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TRA 2010: Identifying Effective Formative Assessment Practices and Feedback Processes

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CDE-funded Teaching and Research Award project "Identifying Effective Formative Assessment Practices and Feedback Processes: Lecturer and Student Experiences", as displayed at RIDE 2010 conference.

Lead researcher Dr. Stylianos Hatzipanagos(stylianos.hatzipanagos@kcl.ac.uk, King's College London).

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TRA 2010: Identifying Effective Formative Assessment Practices and Feedback Processes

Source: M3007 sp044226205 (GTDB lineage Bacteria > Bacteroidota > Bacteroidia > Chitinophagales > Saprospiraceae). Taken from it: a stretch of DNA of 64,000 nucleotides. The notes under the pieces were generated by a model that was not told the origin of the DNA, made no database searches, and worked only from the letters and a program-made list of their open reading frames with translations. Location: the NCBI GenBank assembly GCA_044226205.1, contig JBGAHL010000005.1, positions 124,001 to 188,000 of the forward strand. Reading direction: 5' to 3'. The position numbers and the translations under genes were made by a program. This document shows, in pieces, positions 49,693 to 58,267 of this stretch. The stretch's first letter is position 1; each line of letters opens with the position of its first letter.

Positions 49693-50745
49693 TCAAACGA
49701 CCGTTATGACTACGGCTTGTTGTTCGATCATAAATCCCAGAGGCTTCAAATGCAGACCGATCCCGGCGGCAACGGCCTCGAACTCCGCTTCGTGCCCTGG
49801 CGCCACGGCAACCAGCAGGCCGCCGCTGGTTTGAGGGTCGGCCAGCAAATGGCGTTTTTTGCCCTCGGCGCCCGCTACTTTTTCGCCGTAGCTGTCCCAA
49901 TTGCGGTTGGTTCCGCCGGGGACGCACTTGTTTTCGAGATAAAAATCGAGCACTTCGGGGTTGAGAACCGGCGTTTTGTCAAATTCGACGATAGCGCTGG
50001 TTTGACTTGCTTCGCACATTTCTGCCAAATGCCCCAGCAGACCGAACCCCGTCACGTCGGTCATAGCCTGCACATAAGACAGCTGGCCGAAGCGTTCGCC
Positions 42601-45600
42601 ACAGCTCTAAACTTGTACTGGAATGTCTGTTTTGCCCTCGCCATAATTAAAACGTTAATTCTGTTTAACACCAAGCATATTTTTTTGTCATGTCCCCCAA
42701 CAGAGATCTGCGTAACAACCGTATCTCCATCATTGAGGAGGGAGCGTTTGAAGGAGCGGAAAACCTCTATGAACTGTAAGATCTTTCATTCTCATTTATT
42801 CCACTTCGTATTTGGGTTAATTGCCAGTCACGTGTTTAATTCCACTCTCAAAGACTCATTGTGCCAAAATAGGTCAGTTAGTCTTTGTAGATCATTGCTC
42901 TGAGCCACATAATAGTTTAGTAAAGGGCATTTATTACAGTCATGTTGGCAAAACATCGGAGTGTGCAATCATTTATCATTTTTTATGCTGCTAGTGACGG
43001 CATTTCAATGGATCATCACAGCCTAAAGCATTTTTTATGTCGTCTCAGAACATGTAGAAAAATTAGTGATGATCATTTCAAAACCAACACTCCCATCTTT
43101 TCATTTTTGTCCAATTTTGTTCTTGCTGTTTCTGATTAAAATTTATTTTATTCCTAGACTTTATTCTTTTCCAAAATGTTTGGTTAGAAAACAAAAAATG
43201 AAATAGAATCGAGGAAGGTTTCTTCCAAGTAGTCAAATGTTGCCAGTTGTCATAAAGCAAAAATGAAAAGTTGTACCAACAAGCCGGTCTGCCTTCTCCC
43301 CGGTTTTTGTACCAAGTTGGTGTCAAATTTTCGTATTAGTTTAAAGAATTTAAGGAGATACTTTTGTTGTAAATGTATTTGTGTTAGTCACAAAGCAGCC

1. 1. Identifying Effective Formative Assessment Practices and Feedback Processes: Lecturer and Student Experiences Project description The first of two linked projects compared methods of formative assessment in open and distance learning environments and identified techniques that could enhance student learning. The second project evaluated students' perceptions of formative assessment using structured interviews. Replies suggested that the assessment in many distance learning courses was too tightly focused on exams, providing insufficient feedback, and that computer mediated communication tools such as social software can facilitate formative assessment practices and learning. Methods Formative assessment aims at providing students with feedback on their marked work that will enable them to engage with their studies and improve their performance. These two linked projects set out to explore tutors’ and students’experiences of formative assessment in distance education, and to recommend good practice. The first project involved conducting interviews with tutors across several disciplines in three disparate institutions involved in distance education and building up a set of case studies. There was agreement that dialogue between students and tutors leading to“empowering” of the students is particularly important in formative assessment. Strategies for computer- based formative assessment that maintain this dialogue and the active participation of students are to be preferred, although this can be difficult in some instances such as end-of- year assessments. Peer assessment, which was used most widely by the Open University, was seen as particularly valuable. The second project explored the experience with formative assessment of distance learning students at the same three institutions. Students found formative assessment extremely valuable and generally learned less from summative assessments such as exams. The use of communication Teaching and Research Awards University of London International Programmes Centre for Distance Education www.cde.london.ac.uk and cde@london.ac.uk tools that encourage dialogue between student and tutor, including social software, in assessment practices can facilitate dialogue and understanding and it would be useful to explore these tools further. Outputs Papers Hatzipanagos, S. and Warburton, S. (2009). Feedback as Dialogue: Exploring the Links between Formative Assessment and Social Software in Distance Learning. Learning, Media and Technology, 34(1), 45 – 59. Researchers Stylianos Hatzipanagos s.hatzipanagos@kcl.ac.uk Paul Black Ana Lucena Steve Warburton King's College London Bob McCormick Open University Presentations Hatzipanagos, S. & Warburton, S. (2007). Closing the Loop: Exploring the Links between Formative Assessment and Social Software in Distance Education. Paper presented at the World Conference on Educational Multimedia, Hypermedia and Telecommunications, June 2007, Vancouver, Canada Lucena, A. Hatzipanagos, S. (2008). Rethinking assessment in distance learning contexts: do tutors’ beliefs matter? Paper presented at the European Conference on Educational Research, September 2008, Göteborg, Sweden. Hatzipanagos, S. (2008) Feedback in formative e‐ assessment: closing the loop in distance learning. Presented at Computers and Learning Research Group conference, June 2008, The Open University, Milton Keynes, UK. Hatzipanagos, S. (2010) Feedback as dialogue and learning technologies: can e-assessment be formative? Seminar at the Centre for Distance Education, April 2010

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